During the roundtable segment on Sunday’s This Week with George Stephanopoulos, ABC reporter Cokie Roberts charged that “I do think there's sexism here” and went on to approvingly cite a left-wing Democratic Senator: “I do think that there is a degree of sexism, as Barbara Mikulski has also said, and I do think that there is a certain Ivy League prejudice going on here.” Roberts contended that Miers’ “experience on the Dallas city council showed her to be a great pragmatist and that's what people are really worried about." Roberts soon gushed: “Praise the Lord she doesn't have a judicial philosophy." She cited Justice O’Connor’s approach as desirable: “You're presented with a case on the Supreme Court instead of an argument, and you decide the case and that's exactly what Sandra Day O'Connor did and that's exactly what makes conservatives angry."
When former Clinton Labor Secretary Robert Reich suggested that “a lot of conservatives are worried that she is going to be another David Souter,” Roberts interjected: "A pragmatist." (So, Roberts sees the liberal Souter as merely a "pragmatist"? Or, maybe she was trying to correct Reich and just meant that conservatives are upset not by how Miers will be another Souter but by how Miers might be another "pragmatist.") She also lamented how “the people who are complaining about this didn't complain about Clarence Thomas, who was hardly a distinguished jurist when he was picked for the bench." To that, George Will shot back: “He was, however, a jurist on America's most distinguished appellate court.” (Transcribed excerpts from the October 9 This Week follow.)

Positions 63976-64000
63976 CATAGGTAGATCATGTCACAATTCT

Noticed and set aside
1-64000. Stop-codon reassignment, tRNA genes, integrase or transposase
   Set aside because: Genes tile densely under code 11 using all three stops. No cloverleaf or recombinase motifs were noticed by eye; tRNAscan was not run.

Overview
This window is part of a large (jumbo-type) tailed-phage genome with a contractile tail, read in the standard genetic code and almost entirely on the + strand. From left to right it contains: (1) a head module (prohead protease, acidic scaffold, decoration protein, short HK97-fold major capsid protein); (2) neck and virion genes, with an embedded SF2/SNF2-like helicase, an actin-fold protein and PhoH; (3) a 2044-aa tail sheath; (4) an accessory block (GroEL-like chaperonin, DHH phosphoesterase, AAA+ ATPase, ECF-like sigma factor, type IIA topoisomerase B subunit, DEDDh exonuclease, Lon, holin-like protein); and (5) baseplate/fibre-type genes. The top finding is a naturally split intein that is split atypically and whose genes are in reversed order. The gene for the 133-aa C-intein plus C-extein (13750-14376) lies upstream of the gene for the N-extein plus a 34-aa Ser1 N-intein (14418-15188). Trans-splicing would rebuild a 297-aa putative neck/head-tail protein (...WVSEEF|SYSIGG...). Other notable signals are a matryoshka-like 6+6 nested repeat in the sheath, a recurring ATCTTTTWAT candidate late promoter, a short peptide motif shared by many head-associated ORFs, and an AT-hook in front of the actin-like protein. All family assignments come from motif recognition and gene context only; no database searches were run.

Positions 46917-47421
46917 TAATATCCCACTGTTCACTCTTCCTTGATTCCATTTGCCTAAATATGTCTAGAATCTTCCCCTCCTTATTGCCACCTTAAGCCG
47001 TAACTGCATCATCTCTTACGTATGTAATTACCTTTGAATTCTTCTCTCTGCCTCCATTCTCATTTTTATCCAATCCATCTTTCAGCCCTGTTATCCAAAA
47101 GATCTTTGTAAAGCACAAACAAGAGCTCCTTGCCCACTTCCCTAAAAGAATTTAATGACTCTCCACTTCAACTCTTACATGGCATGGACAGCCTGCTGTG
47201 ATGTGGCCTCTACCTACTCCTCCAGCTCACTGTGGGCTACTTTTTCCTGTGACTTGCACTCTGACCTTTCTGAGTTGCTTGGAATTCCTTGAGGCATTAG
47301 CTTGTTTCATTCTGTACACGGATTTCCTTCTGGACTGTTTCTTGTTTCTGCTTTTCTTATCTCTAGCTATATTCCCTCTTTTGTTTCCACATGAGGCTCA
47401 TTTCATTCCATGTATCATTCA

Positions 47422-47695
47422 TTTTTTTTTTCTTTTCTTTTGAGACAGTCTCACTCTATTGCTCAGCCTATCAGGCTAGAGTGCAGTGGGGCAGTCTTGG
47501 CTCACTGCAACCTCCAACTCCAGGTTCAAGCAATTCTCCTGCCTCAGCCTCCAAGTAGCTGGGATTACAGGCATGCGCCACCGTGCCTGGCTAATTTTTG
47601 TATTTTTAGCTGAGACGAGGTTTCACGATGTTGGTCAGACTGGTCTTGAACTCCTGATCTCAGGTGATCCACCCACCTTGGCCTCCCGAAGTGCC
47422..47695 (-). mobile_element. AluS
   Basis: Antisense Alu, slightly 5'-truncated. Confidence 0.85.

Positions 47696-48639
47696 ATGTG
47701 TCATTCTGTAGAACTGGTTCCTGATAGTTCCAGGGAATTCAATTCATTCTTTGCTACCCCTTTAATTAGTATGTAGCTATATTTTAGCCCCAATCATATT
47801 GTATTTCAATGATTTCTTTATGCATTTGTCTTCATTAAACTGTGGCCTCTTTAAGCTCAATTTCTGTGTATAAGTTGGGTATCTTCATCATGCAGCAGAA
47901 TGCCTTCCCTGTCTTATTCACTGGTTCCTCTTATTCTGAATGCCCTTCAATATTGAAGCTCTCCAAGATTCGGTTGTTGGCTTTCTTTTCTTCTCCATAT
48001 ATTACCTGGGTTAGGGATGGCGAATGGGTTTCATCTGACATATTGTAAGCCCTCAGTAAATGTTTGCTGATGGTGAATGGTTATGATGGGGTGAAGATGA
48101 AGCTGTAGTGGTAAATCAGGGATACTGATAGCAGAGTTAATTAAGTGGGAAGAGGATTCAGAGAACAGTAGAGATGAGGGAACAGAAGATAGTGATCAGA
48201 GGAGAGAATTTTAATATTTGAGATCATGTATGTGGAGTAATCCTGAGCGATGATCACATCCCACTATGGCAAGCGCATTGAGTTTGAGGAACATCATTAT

Even though the big news event this week was the president’s nomination of Harriet Miers to replace retiring justice Sandra Day O’Connor on the Supreme Court, NBC’s Chris Matthews this morning, on a show that bears his name, chose to lead with Karl Rove’s upcoming testimony in front of a grand jury. To assist him, Matthews stocked his panel with the likes of Andrea Mitchell, Clarence Page, Judy Woodruff, and a lone “conservative” voice, Howard Fineman.
In Sunday's Washington Post, journalist Brian Faler provides what can only be described as a fawning push-piece aimed at exciting the liberal activist and elite--both state and nation-wide.
On the Saturday edition of the NBC Nightly News, anchored by John Seigenthaler, correspondent Lisa Myers reported several critical mistakes made by Louisiana Governor Kathleen Blanco in handling the Hurricane Katrina crisis. The story even showcased a whispered conversation, recorded by CNN, between Blanco and an aide in which Blanco admitted she had been too slow in asking for federal troops.
The BBC is planning to run a series proving that Christianity has turned Bush into a deranged lunatic, according to one story written by Rupert Cornwell for The Independent.
The Washington Post has run an extended whitewash of dishonest conduct in Hillary Clinton’s 2000 campaign for the Senate from New York. The article, “House of Cards,” ran today, 8 October, 2005. The money quote, the one when Tom Sawyer really slaps the white paint on the fence, is in the 14th paragraph:
Charles Krauthammer has called the Miers nomination a "joke."
George Will called her "the wrong pick."
Bill Kristol labelled the nomination a "mistake."
David Frum suggests she is "not good enough."
Senators Brownback, Thune and Lott have expressed reservations.
So what are these folks up to? Well, to listen to Ellen Ratner, of Fox & Friends Weekend "Long & Short of It" feature, they are consciously . . . lying.